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Information and photography is © The Emery Walker Trust and cannot be reproduced without permission.

Registered in England and Wales

Company No. 09098614

Charity no: 1158505

The Drawing Room

The Drawing Room is a much lighter room than the Dining Room and is also furnished with a table and chairs. Much of the furniture was Philip Webb’s office furniture – the glazed cupboard in the middle has keys on a key ring which is still engraved “P. WEBB No. 1. RAYMOND BUILDINGS”, Webb’s office in Gray’s Inn. 

On the opposite wall either side of the fireplace are a pair of earlier cabinets designed by Webb for himself and were made by Morris & Co. They contain some of the most precious objects in the House, as they did in Emery’s time. Inside is very rare glass  designed by Webb for Powells of Whitefriars. Webb designed medieval style goblets especially for Morris and his wife Jane when they married and moved into Red House, Bexleyheath, which he had also designed for them.

The small room adjoining the drawing room was used as an extension to the drawing room until 1960, at which point it was turned into a bathroom by Dorothy Walker, it still retained the original Morris wallpaper and curtains. As part of the Arts & Crafts Hammersmith project, which aims to make the House and its Collection more accessible to the public, this has  become a small exhibition space where visitors have the opportunity of finding out more about the Arts & Crafts movement in Hammersmith and of handling items in the Collection.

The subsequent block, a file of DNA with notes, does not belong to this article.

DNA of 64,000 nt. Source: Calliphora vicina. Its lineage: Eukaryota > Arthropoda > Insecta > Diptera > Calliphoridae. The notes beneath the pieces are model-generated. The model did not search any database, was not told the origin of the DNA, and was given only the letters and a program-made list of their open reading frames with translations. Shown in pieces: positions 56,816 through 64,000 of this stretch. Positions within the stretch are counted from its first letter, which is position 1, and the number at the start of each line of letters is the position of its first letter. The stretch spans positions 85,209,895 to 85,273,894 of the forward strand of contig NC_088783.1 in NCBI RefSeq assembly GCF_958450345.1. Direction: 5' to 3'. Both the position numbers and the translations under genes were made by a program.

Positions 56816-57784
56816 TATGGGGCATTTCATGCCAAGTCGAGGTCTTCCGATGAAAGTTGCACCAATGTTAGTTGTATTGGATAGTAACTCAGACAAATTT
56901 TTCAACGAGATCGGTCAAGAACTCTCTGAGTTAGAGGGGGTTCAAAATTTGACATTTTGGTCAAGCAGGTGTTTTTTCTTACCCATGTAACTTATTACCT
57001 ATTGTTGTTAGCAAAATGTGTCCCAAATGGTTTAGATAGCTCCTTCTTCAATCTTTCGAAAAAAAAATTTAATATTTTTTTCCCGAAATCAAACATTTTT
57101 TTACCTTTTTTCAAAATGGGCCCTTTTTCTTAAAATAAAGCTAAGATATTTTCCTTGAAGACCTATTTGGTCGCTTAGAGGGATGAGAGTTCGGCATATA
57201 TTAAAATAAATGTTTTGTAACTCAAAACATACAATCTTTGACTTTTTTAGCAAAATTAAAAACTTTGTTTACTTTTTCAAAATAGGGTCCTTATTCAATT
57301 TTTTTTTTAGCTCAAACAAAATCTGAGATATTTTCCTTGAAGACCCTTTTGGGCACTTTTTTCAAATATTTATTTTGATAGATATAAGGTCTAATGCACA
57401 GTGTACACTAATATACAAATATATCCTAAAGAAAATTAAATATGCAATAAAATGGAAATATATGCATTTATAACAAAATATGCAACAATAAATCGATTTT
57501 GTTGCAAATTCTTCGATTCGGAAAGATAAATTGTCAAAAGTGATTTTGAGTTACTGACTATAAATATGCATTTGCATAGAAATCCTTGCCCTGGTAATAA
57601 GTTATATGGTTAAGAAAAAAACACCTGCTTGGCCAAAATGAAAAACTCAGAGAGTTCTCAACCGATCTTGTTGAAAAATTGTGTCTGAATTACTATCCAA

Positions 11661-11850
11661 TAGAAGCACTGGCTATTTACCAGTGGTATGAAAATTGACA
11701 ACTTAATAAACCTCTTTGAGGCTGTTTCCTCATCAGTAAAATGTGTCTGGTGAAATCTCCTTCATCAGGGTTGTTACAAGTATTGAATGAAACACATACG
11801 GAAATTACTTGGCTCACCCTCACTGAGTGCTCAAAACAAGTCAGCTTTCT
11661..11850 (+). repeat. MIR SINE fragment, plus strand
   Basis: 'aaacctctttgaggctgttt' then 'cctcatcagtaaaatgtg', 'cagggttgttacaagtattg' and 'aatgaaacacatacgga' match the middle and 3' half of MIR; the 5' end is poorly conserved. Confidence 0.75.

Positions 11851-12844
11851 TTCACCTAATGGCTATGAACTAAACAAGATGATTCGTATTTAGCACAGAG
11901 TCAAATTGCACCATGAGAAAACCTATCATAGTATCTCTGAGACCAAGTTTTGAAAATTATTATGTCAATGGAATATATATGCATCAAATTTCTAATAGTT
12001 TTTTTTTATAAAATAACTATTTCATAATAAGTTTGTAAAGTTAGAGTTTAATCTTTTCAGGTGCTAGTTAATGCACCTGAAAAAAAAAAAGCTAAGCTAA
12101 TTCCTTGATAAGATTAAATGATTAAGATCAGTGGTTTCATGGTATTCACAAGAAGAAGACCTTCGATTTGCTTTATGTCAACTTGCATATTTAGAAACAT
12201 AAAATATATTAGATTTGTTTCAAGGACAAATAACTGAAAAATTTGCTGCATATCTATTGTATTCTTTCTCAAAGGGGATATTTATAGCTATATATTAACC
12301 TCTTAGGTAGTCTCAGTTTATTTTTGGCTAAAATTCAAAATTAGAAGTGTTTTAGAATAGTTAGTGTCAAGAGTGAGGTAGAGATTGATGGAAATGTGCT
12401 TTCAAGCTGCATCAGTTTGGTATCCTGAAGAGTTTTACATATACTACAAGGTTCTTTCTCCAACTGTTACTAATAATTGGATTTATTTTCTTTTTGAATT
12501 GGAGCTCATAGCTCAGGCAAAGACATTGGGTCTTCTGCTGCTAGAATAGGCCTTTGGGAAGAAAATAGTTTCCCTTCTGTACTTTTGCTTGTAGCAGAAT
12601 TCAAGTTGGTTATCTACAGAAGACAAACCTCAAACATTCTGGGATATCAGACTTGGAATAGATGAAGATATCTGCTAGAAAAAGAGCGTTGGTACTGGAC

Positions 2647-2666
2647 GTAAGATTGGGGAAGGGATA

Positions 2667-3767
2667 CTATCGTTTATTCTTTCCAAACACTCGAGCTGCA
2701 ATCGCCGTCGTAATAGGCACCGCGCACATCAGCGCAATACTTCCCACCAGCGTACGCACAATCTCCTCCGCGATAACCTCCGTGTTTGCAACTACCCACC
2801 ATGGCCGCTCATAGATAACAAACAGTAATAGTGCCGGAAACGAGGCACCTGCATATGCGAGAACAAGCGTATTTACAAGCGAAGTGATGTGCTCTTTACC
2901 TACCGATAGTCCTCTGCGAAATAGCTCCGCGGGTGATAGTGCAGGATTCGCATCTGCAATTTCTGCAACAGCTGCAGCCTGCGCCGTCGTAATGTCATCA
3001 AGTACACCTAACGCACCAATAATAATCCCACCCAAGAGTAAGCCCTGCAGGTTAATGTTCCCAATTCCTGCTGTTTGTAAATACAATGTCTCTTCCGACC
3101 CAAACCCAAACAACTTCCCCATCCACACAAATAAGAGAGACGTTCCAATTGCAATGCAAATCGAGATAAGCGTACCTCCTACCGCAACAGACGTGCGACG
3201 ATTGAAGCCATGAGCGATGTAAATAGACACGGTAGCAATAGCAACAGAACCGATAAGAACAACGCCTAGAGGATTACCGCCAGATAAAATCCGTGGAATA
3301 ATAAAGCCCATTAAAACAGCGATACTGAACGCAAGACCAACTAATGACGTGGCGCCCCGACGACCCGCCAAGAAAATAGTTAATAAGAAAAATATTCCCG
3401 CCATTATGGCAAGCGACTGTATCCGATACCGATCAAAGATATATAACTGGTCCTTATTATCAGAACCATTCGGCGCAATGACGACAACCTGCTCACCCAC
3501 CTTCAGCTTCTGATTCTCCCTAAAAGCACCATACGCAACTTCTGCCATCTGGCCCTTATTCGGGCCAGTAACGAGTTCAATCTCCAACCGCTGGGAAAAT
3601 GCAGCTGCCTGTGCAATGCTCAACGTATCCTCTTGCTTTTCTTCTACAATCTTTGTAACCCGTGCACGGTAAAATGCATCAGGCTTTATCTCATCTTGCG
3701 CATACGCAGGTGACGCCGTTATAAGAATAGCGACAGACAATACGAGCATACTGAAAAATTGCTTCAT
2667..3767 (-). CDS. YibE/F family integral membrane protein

Look out for

Salt cellars and teapot

The salt cellars and Wedgwood black basalt teapot once belonged to Dante Gabriel Rossetti. He had an affair with Jane Morris in the 1870s and they lived together in a miserable ménage a trois at Kelmscott Manor. One day Rossetti stormed out, presumably leaving his salt cellar and teapot.

Powell jugs

 

Set of three bellied cream jugs in different sizes, decorated by Alfred and Louise Powell with ‘EW’ and ‘DW’ at the top. On the base it says: ‘AP LP Daneway House 1922’

May Morris portrait 

The portrait of May Morris is by Sir Edward Burne-Jones, her father’s friend and collaborator since student days. May was a close friend of the Walkers and lived next door at 8 Hammersmith Terrace for 30 years.

Carpets and rugs

Don't forget to look down at the many fine floor coverings. This shows four examples including a faded William Morris carpet (bottom left) and a fine early-20th-century Persian rug, which has a crimson field within a flowerhead meander border. The blue flat weave Morris & Co carpet bearing the Tulip & Lily design is believed to have belonged to Morris.

Wedgewood Cotswold charger

 

This was hand painted by Alfred and Louise Powell. It features Walker's second home, Daneway, and was made especially for him.  The Powells also painted the three jugs, on the table, and dedicated them with the initials “EW”.

Powell’s hand painted plate

 

This plate illustrates the riverside garden here at Emery Walker’s House.